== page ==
As much fun and technically challenging as those initial phone conversations were to receive, after a while, simply listening to the conversations became boring. Some of the people's conversations were either so lame, or what they said just begged to be lampooned or heckled, that I started to wish that I could throw in a comment out of nowhere and freak them out. So my ever mischievous mind began to ponder how to rectify this situation.
At that time, my stable of 2-way radios included a Lafayette HA-750 6 meter AM mobile transceiver. This radio looked a lot like the HB-525/625 series of CB radio, but in place of the channel selector, there was a tunable VFO dial that went from 50 to 52 Mhz. Power output was about 4 or 5 watts. It was not a difficult job to align this radio to tune down to the upper end of 49 Mhz. In fact I had used this radio on the 49 Mhz experimenter's band, when it first opened up and we were trying to determine usable range. So I dug it out once again to see how I could use it with the cordless phones. Initially, I would try to override the phone's signal in order to throw in a comment. But I found out instead that all I would do is cause the cordless phone to "hang up" when I keyed the transmitter of my radio. The stronger signal of my transmitter would "block" out the cordless phone's transmitter (and the access tone) which caused the phone to hang up. I also found that I could blindly key on any of the 49 Mhz phone channels, even if I didn't hear someone there, and verify on 1.7 Mhz, that the line suddenly dropped. It would seem that my range was fairly wide. At least more so than the few block radius that I could receive on. This ended up being fun for a little while. I would tune to a particularly heated or intense conversation, and I'd momentarily hit the mike and hang up the line. Then one of the persons would immediately call back the other and accuse them of hanging up on them. Then while the explanations wore on, I'd do it again. Eventually they would realize that the problem was in the phone. It was especially fun when people were entering long strings of numbers like calling cards or credit cards. They would just finish the long string, and *click* (Damn I was brutal then!). That was fun, but I still wanted to be able to make comments, and that led to the next "Frankenradio" project.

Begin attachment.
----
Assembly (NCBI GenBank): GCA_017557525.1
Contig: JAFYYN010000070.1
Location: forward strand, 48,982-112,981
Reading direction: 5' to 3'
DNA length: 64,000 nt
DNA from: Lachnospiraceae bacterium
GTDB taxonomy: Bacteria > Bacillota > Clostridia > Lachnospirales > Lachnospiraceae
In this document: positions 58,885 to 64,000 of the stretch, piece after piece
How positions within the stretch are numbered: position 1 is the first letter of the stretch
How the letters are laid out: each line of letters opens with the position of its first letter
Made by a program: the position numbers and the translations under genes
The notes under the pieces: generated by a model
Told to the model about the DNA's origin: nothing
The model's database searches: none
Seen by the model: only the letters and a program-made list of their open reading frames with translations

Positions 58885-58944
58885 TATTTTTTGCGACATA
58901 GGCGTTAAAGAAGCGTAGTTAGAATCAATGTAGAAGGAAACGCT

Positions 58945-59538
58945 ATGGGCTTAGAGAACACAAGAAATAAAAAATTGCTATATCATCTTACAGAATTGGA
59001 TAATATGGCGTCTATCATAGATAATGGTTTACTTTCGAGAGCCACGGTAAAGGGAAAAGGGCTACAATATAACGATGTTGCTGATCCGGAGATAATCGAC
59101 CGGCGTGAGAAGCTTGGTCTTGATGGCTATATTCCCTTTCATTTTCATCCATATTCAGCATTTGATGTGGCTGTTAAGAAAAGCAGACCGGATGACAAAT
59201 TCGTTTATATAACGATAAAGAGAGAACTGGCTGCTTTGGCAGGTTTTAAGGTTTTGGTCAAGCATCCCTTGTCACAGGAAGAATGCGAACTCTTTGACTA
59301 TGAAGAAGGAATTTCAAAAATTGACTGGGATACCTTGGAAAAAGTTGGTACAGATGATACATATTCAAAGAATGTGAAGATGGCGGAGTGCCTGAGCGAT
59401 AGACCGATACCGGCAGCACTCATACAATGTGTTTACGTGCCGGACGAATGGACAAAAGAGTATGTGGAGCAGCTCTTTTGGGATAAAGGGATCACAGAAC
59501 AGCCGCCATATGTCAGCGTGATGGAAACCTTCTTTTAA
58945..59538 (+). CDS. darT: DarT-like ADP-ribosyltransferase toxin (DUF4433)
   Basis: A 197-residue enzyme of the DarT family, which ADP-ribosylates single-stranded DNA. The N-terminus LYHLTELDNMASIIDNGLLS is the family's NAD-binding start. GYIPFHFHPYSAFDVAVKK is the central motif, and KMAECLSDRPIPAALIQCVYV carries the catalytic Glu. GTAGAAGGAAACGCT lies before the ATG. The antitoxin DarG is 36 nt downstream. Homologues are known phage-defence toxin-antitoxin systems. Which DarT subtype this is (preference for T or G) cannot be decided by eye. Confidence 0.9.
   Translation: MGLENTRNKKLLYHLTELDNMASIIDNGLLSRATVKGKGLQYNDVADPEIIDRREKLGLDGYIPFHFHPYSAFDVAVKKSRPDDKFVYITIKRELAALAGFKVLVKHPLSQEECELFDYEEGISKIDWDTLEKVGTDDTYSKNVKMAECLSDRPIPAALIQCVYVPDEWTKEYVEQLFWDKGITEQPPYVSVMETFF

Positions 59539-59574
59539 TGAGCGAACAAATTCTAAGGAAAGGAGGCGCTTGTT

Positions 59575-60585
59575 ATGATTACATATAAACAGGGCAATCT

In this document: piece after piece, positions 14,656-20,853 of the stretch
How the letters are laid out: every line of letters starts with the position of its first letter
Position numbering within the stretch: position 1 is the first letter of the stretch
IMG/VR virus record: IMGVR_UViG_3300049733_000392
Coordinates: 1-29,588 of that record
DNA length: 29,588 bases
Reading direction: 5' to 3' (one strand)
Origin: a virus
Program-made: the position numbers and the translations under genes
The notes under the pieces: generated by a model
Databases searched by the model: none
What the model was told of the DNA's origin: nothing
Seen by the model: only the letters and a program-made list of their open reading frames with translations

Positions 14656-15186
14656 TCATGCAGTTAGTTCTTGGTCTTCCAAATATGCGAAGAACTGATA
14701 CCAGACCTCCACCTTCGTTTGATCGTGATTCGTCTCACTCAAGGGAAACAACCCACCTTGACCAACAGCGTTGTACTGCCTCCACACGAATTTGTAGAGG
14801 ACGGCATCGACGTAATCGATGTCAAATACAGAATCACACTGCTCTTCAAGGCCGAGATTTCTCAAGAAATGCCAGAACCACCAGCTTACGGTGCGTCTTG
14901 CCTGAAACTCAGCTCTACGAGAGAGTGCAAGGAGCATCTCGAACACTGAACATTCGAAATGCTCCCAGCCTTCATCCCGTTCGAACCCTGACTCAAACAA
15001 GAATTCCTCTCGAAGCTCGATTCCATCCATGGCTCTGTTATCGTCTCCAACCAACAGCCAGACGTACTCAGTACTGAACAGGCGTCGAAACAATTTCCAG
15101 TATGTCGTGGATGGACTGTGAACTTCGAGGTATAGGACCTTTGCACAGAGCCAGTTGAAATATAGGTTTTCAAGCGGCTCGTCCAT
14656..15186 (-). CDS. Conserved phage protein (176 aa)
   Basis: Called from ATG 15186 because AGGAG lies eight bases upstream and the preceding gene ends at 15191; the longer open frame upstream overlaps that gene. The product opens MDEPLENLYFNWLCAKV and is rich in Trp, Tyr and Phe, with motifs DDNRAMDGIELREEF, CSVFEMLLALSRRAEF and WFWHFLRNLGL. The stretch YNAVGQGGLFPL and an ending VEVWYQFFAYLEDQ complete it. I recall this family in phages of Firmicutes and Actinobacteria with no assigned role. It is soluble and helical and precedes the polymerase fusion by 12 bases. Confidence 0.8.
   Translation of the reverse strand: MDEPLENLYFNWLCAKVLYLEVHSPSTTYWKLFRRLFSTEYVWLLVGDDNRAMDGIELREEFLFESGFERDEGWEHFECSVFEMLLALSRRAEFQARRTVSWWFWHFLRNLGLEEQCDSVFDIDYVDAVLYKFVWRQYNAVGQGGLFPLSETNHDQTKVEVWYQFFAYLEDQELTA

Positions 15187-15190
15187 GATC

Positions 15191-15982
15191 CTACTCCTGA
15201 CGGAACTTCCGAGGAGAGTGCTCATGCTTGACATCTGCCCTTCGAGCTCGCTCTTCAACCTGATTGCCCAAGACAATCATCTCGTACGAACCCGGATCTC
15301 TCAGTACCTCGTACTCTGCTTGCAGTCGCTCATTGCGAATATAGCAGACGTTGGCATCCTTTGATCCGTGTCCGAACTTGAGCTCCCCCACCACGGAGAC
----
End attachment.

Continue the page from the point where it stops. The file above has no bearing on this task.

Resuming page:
As my mischievous and curious side continued to relentlessly push me further down the path toward electronic psychological head games, I picked up a second hand cordless phone at a hamfest and started to experiment with it. I learned some interesting things to do with the phone after a little experimentation. The early cordless phones had no security codes. A simple constant tone (Something like 10 Khz or so) was all it took to bring up the base unit and the phone line. Driving around with a handset, one could find a number of "open" stations. Want to make a phone call? There was nothing to stop you. But the usable range was poor. Usually you had to be right in front of someone's house to accomplish this feat. At least, with simply the handset.........
I had already found that I could not use my HA-750 to throw in comments, as it didn't have the proper access tone. Plus it was also AM modulated, and cordless phones were FM. I began to think how I could modify the radio to accommodate both of those issues. FM'ing a VFO was not an easy or stable project (especially without a schematic handy). Issues with pre-emphasis and deviation bandwidth limiting pretty much discouraged me. I was about to throw in the towel, when a hairbrained idea occurred to me. What if I took the low level RF output from my cordless phone handset, and piped it into the HA-750 to amplify the R.F.? Essentially, that would amount to using the radio as an amplifier only. All of the other necessary stuff was already in the phone. So I tapped the phone's R.F. output stage, and ran a length of RG-174 coax cable into the HA-750, and connected it to the transmit buffer stage. With very little tweaking, I managed to get full power output. I rewired the crystal/VFO switch on the radio so that I could use the radio normally, or as a "Super Phone", simply by turning the knob.
Now things were starting to get interesting. I could key "Super Phone" and bring up a host of phone lines that I could verify with my 1.7 Mhz receiver. At times there were several heard at once. Even if I couldn't hear any return on 1.7, simply blind dialing my own phone number would usually result in my phone ringing. It would seem that with my 5 watt signal and 3 element beam, I could bring up phones a mile or so away. I made a few phone calls with this setup just to see how it worked. My audio quality was surprisingly good, and people couldn't tell that I was using a phone other than my own, to accomplish this feat. It was a bit awkward having to talk into the phone, while listening to the Yaesu for the receive. But it did work.